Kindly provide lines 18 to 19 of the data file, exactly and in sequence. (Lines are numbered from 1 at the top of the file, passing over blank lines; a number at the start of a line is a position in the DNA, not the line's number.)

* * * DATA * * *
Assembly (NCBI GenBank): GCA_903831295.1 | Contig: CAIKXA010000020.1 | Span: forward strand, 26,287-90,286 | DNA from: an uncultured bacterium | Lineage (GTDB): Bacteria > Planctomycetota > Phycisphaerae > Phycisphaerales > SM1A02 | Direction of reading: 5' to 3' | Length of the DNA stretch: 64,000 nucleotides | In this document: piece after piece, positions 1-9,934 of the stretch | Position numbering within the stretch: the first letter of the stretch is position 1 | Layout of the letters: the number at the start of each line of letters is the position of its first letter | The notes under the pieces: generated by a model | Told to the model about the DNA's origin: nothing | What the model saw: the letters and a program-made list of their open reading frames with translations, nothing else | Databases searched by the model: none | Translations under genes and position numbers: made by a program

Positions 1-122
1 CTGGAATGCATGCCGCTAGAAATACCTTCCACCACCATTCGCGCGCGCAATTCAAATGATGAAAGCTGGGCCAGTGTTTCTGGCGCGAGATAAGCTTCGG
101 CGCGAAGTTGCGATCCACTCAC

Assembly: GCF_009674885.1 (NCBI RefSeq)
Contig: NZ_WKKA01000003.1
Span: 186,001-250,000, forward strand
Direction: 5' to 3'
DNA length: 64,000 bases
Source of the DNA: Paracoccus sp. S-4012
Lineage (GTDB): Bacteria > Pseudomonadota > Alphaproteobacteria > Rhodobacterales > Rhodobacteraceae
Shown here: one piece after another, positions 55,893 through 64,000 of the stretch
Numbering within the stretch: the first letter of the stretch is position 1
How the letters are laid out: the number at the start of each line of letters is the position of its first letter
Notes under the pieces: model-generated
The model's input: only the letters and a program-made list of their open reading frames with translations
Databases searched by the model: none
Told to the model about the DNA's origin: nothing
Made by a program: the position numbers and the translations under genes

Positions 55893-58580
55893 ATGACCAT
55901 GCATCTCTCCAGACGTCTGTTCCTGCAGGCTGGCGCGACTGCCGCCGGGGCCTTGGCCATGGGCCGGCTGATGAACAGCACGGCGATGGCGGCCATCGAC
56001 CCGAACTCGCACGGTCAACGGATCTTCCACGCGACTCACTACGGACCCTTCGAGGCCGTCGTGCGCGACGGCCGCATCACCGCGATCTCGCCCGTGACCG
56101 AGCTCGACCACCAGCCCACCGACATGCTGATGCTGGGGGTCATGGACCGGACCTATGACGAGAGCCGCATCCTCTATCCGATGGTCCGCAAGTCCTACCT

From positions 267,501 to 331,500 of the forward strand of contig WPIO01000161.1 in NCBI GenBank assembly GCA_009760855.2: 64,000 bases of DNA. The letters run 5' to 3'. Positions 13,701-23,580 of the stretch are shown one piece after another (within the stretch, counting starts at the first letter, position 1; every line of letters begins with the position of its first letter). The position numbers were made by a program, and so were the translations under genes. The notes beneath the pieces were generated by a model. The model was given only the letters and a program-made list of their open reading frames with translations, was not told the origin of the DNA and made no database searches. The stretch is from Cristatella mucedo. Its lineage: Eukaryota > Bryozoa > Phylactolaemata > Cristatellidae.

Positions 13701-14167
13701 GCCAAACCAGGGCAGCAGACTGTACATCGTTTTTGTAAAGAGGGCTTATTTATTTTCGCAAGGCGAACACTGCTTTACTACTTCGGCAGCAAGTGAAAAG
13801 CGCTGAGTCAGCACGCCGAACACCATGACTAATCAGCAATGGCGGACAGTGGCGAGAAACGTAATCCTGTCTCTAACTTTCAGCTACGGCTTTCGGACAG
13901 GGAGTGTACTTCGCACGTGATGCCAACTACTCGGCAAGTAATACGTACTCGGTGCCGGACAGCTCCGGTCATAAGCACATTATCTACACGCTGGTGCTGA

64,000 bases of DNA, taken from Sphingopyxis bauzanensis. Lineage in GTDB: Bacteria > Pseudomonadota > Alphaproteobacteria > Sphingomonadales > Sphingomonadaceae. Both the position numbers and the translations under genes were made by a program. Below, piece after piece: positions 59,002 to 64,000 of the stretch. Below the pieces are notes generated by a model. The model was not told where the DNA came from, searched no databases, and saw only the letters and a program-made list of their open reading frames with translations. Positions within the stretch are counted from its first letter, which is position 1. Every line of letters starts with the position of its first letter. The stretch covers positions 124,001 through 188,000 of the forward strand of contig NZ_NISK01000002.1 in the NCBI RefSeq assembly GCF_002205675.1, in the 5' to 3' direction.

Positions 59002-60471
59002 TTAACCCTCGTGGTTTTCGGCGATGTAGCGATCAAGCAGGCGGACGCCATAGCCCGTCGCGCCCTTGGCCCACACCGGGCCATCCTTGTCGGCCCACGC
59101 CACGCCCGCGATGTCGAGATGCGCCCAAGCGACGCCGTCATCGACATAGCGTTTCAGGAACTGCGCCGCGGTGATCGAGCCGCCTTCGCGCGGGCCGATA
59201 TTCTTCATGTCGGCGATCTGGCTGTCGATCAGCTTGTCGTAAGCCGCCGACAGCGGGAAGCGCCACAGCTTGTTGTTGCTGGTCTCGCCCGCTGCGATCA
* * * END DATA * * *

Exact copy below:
Told to the model about the DNA's origin: nothing
Made by a program: the position numbers and the translations under genes